The Discus Fish: The King is Back!

The Discus Fish is a beautiful South American Cichlid.

For a long time, this “King of the Aquarium” was very difficult to care for in captivity. That’s because these fish required pristine tank conditions and soft water that was at a very low pH.

Furthermore, these fish were initially wild-caught, and the journey from Brazil to North America and Europe often caused irremediable levels of stress.

Their difficulty in care contributed to the Discus’ royal status. Some (elitist) aquarists prided themselves for being able to keep and breed Discus in captivity.

Yes; the Discus had a bumpy entry in the aquarium hobby. But, times have changed and so has our understanding of this extraordinary fish. Even the fish, itself, has changed. The king is back, but he’s wearing a different robe.

Sadly, the Discus’ former reputation of being a very difficult fish to keep in the home aquarium has generated a lot of myths and misconceptions about this beautiful species.

In this Fish-of-the-Month post, I hope to debunk some of these half-truths.

Discus have come a long way in recent years. Although they’re still not a good beginner fish, Discus have become much easier to keep. Selective breeding has produced not only a multitude of color variations, but also hardier fish.

While wild-caught specimens should only be kept by experienced aquarists, captive bred varieties will fare well under the care of hobbyists with moderate experience.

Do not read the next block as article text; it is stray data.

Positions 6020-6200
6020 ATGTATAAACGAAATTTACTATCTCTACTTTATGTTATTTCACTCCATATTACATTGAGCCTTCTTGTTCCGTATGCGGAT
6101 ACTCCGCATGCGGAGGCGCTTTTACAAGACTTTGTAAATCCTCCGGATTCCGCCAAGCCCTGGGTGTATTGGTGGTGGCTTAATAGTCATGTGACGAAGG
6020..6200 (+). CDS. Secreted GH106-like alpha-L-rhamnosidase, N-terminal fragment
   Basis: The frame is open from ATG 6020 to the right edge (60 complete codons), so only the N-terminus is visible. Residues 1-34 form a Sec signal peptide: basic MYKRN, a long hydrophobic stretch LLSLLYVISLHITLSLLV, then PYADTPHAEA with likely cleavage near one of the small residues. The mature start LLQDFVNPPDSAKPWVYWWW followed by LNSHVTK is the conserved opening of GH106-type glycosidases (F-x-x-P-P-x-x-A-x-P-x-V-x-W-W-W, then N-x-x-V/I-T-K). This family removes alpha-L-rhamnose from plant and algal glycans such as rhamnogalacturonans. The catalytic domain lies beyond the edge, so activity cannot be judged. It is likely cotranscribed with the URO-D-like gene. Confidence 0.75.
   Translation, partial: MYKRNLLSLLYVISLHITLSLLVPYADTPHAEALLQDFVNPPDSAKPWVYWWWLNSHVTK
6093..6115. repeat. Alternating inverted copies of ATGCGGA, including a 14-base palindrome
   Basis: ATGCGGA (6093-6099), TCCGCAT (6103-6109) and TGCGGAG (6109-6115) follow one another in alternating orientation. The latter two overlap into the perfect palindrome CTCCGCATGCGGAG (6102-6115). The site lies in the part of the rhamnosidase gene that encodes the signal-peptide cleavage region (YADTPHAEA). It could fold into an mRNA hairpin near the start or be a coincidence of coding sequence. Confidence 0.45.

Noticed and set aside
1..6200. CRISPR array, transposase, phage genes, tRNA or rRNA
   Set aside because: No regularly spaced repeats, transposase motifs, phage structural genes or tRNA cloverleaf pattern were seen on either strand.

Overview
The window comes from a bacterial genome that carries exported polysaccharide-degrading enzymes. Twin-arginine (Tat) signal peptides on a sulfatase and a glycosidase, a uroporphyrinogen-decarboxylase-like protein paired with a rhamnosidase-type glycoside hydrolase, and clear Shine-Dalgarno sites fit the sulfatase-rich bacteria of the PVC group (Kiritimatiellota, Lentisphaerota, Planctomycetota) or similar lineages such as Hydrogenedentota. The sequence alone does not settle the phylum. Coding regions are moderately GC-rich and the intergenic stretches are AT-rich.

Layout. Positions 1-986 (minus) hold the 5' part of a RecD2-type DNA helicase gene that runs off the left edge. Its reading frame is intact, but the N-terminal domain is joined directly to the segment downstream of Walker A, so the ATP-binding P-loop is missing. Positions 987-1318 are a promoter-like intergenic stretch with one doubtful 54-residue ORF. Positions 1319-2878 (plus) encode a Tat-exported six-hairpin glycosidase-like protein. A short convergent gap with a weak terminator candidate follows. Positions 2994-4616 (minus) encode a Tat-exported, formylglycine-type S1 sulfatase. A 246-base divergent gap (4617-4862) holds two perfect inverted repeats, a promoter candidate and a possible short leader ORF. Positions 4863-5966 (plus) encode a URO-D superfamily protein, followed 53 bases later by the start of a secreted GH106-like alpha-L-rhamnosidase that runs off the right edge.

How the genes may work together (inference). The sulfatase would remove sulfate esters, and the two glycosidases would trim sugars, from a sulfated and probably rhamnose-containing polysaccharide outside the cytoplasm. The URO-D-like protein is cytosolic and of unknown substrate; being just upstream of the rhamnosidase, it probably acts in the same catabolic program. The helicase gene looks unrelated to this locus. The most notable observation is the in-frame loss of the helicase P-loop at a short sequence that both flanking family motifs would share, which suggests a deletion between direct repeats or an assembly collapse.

The vast majority of Discus Fish available on today’s market are captive raised. You can have great success with these fish, provided that you arm yourself with knowledge of both Discus and of aquariums in general. The Kick-Ass Aquarium is a good place to start.

Basically, Discus Fish need three things to do well in an aquarium. They need efficient and quite filtration (canister filters are great at providing both), a hearty and varied diet, and the appropriate tank and water conditions (see Aquarium Care below)

Okay, what about the myths, then?

Myth #1: Discus Fish are finicky eaters.

The people who claim that Discus will eat only one type of food are doing something wrong! Loss of appetite is a sign of stress.

Discus will take a variety of foods as long as you provide them with a healthy environment. A healthy environment makes for a healthy appetite.

My Discus gobble up frozen beef heart, frozen mysis shrimp, frozen brine shrimp, and even flake food. You too should offer your fish a varied diet in order to ensure their long term wellbeing.

Of course, if you train your fish to take only one type of food, they will learn to accept only that food.